NikonWeb published a very interesting interview with Kodak's lead engineer James McGarvey on the early Nikon-based Kodak DCS cameras:
Q: The Electro-Optic Camera - the World's first DSLR - was designed and constructed for a US government client. The customer preferred Canon cameras, so you built it around a Canon F-1 body. Later, when you decided to make your first commercial model, you used a Nikon F3 body instead. Why?
A: Nikon and Canon were close competitors and either was a viable choice for a professional digital camera. The Canon preference was specific to that first customer, but the US Gov't. customers more often preferred Nikon, so we used the F3 body on the Hawkeye II cameras, before the DCS. For the DCS, the choice was also simple, as newspaper photographers were the expected prime market and Nikon held a solid lead there, at least in the US. I believe we thought that Canon might have a slight edge in Europe, but we expected to sell more systems in the US initially.
Q: Did you in any way cooperate with Nikon on the development of the Kodak DCS? Was Nikon even aware of your project?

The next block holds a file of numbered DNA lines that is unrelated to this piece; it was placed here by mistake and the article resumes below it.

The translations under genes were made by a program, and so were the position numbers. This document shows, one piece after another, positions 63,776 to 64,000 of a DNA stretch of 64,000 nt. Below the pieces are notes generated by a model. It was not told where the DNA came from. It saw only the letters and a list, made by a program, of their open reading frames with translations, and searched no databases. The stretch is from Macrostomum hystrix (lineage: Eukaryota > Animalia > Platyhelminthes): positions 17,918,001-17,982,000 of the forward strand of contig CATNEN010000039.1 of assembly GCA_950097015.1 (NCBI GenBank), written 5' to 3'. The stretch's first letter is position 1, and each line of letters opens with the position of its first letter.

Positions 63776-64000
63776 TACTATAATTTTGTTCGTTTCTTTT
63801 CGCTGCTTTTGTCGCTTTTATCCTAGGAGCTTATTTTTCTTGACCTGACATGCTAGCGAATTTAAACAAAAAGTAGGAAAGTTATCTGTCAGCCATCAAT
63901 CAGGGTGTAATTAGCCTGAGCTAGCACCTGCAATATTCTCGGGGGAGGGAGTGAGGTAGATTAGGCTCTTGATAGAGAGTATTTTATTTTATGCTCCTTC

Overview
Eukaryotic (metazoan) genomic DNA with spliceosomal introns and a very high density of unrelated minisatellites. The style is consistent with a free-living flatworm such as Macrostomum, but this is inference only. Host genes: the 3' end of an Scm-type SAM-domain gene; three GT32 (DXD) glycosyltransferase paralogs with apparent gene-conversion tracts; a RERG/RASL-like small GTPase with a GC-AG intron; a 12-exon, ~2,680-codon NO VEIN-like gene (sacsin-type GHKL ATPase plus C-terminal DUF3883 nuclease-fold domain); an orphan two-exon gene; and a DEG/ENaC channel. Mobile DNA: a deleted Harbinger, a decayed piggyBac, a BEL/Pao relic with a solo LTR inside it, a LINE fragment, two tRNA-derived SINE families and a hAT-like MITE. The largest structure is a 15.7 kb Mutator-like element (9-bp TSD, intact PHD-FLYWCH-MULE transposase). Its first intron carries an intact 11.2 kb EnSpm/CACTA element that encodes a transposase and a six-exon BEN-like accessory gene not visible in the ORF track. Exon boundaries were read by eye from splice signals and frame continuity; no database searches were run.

A: No and no. I believe they were surprised when we announced the DCS. We bought F3's through normal dealers (I don't remember who), and since the quantity was small before the product launch, I doubt if Nikon was alerted to anything ahead of time. I remember that we were packing the F3 back door in the kit with the DCS, since we had it and a user might want to use the body with film at some point. Nikon told us we couldn't do that as we were not an authorized dealer. We could incorporate the F3 in our product, of course, but not "resell" cameras! Generally, though, I believe Nikon was happy with the situation, since they were selling F3's and the first commercial digital camera was carrying their lens mount. I don't remember any complaint other than the door issue.